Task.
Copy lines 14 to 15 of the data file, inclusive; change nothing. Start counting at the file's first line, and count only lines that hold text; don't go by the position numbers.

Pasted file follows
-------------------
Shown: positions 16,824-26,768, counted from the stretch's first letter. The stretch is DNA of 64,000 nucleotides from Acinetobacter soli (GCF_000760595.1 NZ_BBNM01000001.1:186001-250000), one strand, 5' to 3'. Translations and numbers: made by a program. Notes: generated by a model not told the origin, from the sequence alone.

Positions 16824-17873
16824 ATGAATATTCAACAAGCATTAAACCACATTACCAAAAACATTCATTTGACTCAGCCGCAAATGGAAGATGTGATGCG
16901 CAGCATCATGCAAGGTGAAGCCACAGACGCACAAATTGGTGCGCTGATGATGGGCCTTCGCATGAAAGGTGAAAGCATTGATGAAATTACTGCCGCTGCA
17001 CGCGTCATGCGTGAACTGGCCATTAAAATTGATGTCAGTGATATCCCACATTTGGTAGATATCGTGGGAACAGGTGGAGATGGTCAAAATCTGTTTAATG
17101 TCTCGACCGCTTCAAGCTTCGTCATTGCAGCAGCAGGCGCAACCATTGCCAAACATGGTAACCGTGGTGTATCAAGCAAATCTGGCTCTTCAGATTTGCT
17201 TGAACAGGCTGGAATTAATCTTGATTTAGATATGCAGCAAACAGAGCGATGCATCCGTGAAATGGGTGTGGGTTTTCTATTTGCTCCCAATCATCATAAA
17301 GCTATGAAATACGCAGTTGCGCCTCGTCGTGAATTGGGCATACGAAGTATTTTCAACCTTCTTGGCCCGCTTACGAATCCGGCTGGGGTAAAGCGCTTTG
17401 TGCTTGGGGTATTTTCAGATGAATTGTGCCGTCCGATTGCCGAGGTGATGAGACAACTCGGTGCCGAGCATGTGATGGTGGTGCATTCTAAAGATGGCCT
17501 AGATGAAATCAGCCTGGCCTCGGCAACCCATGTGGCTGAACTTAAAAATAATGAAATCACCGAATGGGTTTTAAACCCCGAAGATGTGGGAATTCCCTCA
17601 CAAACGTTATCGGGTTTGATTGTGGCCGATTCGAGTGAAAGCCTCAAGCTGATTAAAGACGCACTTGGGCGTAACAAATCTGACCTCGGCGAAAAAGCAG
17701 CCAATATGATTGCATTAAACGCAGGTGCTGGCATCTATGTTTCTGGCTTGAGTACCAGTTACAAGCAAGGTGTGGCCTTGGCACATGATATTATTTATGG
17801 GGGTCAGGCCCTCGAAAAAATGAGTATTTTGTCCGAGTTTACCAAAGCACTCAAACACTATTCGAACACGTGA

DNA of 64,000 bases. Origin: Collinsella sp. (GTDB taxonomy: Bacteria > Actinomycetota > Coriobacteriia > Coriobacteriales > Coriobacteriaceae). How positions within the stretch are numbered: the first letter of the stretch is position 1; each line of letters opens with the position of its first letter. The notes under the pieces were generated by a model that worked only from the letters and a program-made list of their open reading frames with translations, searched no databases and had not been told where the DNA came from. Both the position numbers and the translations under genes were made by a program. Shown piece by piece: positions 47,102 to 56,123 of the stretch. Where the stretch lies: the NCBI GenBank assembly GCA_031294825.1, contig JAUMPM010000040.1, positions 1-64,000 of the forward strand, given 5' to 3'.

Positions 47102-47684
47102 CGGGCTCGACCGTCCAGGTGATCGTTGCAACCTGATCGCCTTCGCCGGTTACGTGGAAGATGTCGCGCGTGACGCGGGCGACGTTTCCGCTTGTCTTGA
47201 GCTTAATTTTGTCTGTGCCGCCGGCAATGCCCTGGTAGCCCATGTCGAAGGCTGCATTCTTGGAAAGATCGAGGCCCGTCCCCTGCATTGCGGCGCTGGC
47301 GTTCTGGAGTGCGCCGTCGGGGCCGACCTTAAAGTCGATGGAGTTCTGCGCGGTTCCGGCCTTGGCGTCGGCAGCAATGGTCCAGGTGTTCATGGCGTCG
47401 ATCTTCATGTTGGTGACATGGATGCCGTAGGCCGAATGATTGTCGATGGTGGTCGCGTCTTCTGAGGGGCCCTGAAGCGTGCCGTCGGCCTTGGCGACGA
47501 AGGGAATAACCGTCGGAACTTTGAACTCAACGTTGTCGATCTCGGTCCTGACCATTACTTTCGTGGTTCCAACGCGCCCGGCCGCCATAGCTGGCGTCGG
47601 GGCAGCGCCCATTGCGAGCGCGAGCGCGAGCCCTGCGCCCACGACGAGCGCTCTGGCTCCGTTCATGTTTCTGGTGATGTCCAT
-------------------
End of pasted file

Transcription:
DNA of 64,000 bases. Origin: Collinsella sp. (GTDB taxonomy: Bacteria > Actinomycetota > Coriobacteriia > Coriobacteriales > Coriobacteriaceae). How positions within the stretch are numbered: the first letter of the stretch is position 1; each line of letters opens with the position of its first letter. The notes under the pieces were generated by a model that worked only from the letters and a program-made list of their open reading frames with translations, searched no databases and had not been told where the DNA came from. Both the position numbers and the translations under genes were made by a program. Shown piece by piece: positions 47,102 to 56,123 of the stretch. Where the stretch lies: the NCBI GenBank assembly GCA_031294825.1, contig JAUMPM010000040.1, positions 1-64,000 of the forward strand, given 5' to 3'.

Positions 47102-47684